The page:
Planetary scientists believe that some of the best places to look for extraterrestrial life are the subsurface oceans that exist underneath the icy crusts of moons in the outer solar system. These include Jupiter’s moon Europa and Saturn’s satellite Enceladus. Getting a spacecraft across the solar system to these moons is one thing. It’s a different beast to actually explore underneath the miles-deep icy crusts of these water worlds. Nonetheless, NASA is on it.
The agency’s Jet Propulsion Laboratory (JPL) is sending its Buoyant Rover for Under-Ice Exploration (BRUIE) to Antarctica, Futurism reports. JPL previously tested BRUIE in the Arctic, but the Antarctic waters provide the best analog to icy moon subsurface oceans. So, for the next month, BRUIE will prove its mettle in the icy Antarctic waters at Australia’s Casey research station to simulate a far-flung moon.
“The ice shells covering these distant oceans serve as a window into the oceans below, and the chemistry of the ice could help feed life within those oceans,” BRUIE project lead Kevin Hand said in a statement. “Here on Earth, the ice covering our polar oceans serves a similar role, and our team is particularly interested in what is happening where the water meets the ice.”
Where the water meets the ice, called the ice-water interface, can prove dangerous due to the unpredictable ways that the two interact. BRUIE is designed to excel there. The rover is three-feet long and sports two wheels. It can roll upside down underneath the ice using buoyancy to adhere to it. The robot is also equipped with imaging devices so that it can visually survey the ice-water interface.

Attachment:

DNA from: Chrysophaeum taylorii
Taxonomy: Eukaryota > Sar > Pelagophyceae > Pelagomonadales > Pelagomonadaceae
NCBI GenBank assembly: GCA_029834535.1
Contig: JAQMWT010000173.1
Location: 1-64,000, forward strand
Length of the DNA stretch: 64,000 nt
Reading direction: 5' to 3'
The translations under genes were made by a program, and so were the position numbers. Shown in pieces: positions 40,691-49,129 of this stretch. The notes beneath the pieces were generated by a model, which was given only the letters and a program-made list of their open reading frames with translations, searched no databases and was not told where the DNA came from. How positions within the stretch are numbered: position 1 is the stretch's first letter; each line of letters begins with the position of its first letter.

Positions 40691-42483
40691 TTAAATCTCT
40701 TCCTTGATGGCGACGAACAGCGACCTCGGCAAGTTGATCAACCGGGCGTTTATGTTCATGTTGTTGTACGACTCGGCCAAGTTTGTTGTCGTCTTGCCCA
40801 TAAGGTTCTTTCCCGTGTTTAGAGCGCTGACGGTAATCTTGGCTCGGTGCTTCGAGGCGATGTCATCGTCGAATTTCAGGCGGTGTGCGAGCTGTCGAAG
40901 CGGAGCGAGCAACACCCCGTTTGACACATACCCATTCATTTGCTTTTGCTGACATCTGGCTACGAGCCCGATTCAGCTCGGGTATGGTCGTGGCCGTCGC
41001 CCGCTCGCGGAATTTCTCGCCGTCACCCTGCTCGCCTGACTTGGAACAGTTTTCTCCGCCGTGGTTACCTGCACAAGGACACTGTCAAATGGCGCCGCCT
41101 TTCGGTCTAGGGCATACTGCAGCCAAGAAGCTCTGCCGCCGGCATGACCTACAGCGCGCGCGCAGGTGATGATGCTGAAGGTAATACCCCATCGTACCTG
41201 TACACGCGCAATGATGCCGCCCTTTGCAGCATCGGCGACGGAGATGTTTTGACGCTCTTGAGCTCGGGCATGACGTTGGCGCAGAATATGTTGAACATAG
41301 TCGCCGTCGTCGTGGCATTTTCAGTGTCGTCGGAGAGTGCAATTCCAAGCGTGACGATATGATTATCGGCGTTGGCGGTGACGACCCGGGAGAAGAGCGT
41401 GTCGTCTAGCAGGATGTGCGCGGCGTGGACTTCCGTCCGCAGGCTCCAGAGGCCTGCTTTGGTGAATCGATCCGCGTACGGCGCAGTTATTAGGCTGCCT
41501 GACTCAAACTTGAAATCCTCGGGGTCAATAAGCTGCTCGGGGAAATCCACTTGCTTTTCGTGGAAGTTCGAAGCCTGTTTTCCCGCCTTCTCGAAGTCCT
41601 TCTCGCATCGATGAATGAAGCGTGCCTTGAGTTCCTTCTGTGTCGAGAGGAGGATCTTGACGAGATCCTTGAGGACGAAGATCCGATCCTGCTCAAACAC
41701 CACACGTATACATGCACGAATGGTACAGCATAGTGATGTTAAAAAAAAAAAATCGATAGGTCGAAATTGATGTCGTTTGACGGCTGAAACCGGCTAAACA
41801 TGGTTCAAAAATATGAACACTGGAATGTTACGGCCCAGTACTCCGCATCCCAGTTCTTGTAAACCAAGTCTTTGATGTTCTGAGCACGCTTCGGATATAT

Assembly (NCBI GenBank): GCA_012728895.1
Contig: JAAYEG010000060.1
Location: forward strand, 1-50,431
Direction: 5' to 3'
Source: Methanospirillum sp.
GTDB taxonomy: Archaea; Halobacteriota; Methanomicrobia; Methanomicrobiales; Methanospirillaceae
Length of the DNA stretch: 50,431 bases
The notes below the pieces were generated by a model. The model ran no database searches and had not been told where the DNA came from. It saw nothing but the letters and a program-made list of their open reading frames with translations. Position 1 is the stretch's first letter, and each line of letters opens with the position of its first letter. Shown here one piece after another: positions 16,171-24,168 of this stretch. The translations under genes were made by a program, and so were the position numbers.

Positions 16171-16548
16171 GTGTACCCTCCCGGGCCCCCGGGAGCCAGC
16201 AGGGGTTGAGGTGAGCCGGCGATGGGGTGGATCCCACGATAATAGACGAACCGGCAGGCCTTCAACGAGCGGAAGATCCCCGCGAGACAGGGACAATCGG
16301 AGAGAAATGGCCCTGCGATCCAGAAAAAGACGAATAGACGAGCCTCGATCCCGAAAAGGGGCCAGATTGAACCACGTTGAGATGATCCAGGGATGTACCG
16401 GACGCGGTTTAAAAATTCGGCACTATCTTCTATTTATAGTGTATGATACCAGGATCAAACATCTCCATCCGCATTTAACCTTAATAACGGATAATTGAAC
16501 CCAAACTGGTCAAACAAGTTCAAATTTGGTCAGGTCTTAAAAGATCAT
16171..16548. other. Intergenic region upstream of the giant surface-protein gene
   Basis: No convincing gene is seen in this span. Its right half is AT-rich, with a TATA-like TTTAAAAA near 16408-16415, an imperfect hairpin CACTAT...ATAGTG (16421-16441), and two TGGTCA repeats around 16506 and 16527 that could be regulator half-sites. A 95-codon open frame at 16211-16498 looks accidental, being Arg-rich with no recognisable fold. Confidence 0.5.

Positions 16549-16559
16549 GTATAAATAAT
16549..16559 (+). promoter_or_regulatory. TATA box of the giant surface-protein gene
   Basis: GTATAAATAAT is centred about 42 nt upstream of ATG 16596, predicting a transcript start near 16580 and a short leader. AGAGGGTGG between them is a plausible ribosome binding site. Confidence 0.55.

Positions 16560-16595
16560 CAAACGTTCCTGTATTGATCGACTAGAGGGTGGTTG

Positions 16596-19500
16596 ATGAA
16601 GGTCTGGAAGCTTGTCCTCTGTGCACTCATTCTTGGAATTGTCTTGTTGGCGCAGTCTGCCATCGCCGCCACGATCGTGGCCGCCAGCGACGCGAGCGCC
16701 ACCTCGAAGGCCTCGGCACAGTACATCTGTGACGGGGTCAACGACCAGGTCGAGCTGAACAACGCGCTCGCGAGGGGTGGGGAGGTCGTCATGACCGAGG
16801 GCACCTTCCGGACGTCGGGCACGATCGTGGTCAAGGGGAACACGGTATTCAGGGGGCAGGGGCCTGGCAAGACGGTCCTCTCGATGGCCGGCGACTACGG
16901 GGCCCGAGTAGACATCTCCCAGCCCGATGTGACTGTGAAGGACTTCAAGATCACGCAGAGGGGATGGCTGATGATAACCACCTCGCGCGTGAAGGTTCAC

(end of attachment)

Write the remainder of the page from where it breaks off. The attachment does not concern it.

BRUIE’s adeptness in the area is good because that’s where scientists think the action is. “We’ve found that life often lives at interfaces, both the sea bottom and the ice-water interface at the top,” lead engineer Andy Klesh said. “Most submersibles have a challenging time investigating this area, as ocean currents might cause them to crash, or they would waste too much power maintaining position.”
“BRUIE, however, uses buoyancy to remain anchored against the ice and is impervious to most currents” he continued. “In addition, it can safely power down, turning on only when it needs to take a measurement, so that it can spend months observing the under-ice environment.”
Parameters Pertaining to Life
Along with its two live, high-definition cameras, BRUIE will take measurements with a suite of instruments. These will test for parameters pertaining to life such as dissolved oxygen, pressure, temperature, and water salinity. If all goes well in the first few rounds of endurance testing, the team will attach the scientific instruments.
The first rounds of testing will take place in lakes on the Antarctic mainland. Next, the team will take it to the sea near Casey station. They will drill holes in the ice in order to submerge BRUIE. The rover might spot its first lifeforms fairly quickly. According to the press release, curious penguins and seals often come and investigate when science teams drill through the ice.
So, when might BRUIE actually encounter extraterrestrial life? There’s a lot of work to do before the robot blasts off to explore icy moons. First, the JPL team must make sure that the rover can survive underwater for months at a time. It will need to navigate untethered and eventually head deeper into the ocean.